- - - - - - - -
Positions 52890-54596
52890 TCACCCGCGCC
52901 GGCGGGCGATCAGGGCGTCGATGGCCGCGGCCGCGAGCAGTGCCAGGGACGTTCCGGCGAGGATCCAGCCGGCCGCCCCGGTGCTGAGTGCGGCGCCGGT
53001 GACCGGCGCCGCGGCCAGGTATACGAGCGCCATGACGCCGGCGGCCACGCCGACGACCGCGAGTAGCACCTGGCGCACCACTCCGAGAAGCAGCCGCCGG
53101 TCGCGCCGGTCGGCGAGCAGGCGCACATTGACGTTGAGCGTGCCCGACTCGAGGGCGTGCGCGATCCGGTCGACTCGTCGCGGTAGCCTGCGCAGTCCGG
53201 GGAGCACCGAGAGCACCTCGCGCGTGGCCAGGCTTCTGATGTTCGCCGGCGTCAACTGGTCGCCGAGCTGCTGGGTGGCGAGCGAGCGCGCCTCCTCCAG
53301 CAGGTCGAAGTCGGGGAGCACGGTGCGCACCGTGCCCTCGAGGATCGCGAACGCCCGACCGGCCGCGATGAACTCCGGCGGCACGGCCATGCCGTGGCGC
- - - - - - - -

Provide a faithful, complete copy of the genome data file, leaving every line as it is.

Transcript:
Positions 52890-54596
52890 TCACCCGCGCC
52901 GGCGGGCGATCAGGGCGTCGATGGCCGCGGCCGCGAGCAGTGCCAGGGACGTTCCGGCGAGGATCCAGCCGGCCGCCCCGGTGCTGAGTGCGGCGCCGGT
53001 GACCGGCGCCGCGGCCAGGTATACGAGCGCCATGACGCCGGCGGCCACGCCGACGACCGCGAGTAGCACCTGGCGCACCACTCCGAGAAGCAGCCGCCGG
53101 TCGCGCCGGTCGGCGAGCAGGCGCACATTGACGTTGAGCGTGCCCGACTCGAGGGCGTGCGCGATCCGGTCGACTCGTCGCGGTAGCCTGCGCAGTCCGG
53201 GGAGCACCGAGAGCACCTCGCGCGTGGCCAGGCTTCTGATGTTCGCCGGCGTCAACTGGTCGCCGAGCTGCTGGGTGGCGAGCGAGCGCGCCTCCTCCAG
53301 CAGGTCGAAGTCGGGGAGCACGGTGCGCACCGTGCCCTCGAGGATCGCGAACGCCCGACCGGCCGCGATGAACTCCGGCGGCACGGCCATGCCGTGGCGC